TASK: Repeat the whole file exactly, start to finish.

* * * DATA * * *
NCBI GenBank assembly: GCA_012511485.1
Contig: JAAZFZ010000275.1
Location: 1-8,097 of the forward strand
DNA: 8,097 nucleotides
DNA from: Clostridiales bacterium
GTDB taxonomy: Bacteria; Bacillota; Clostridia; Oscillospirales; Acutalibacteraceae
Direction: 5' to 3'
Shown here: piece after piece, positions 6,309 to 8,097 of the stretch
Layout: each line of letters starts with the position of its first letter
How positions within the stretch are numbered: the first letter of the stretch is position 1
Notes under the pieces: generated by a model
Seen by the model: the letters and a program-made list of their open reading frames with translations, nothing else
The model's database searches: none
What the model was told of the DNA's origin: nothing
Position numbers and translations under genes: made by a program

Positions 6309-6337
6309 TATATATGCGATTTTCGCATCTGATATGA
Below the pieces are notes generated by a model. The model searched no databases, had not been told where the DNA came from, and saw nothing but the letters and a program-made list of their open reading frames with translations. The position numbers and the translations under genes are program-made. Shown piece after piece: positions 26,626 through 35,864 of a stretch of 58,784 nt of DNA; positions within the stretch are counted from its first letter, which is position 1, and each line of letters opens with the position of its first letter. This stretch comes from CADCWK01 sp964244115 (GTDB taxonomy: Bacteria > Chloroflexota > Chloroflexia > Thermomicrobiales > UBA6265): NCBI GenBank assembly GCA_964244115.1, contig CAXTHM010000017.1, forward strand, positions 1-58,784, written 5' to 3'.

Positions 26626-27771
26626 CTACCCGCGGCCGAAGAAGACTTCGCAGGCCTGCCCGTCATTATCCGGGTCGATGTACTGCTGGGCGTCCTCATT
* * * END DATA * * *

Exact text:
NCBI GenBank assembly: GCA_012511485.1
Contig: JAAZFZ010000275.1
Location: 1-8,097 of the forward strand
DNA: 8,097 nucleotides
DNA from: Clostridiales bacterium
GTDB taxonomy: Bacteria; Bacillota; Clostridia; Oscillospirales; Acutalibacteraceae
Direction: 5' to 3'
Shown here: piece after piece, positions 6,309 to 8,097 of the stretch
Layout: each line of letters starts with the position of its first letter
How positions within the stretch are numbered: the first letter of the stretch is position 1
Notes under the pieces: generated by a model
Seen by the model: the letters and a program-made list of their open reading frames with translations, nothing else
The model's database searches: none
What the model was told of the DNA's origin: nothing
Position numbers and translations under genes: made by a program

Positions 6309-6337
6309 TATATATGCGATTTTCGCATCTGATATGA
Below the pieces are notes generated by a model. The model searched no databases, had not been told where the DNA came from, and saw nothing but the letters and a program-made list of their open reading frames with translations. The position numbers and the translations under genes are program-made. Shown piece after piece: positions 26,626 through 35,864 of a stretch of 58,784 nt of DNA; positions within the stretch are counted from its first letter, which is position 1, and each line of letters opens with the position of its first letter. This stretch comes from CADCWK01 sp964244115 (GTDB taxonomy: Bacteria > Chloroflexota > Chloroflexia > Thermomicrobiales > UBA6265): NCBI GenBank assembly GCA_964244115.1, contig CAXTHM010000017.1, forward strand, positions 1-58,784, written 5' to 3'.

Positions 26626-27771
26626 CTACCCGCGGCCGAAGAAGACTTCGCAGGCCTGCCCGTCATTATCCGGGTCGATGTACTGCTGGGCGTCCTCATT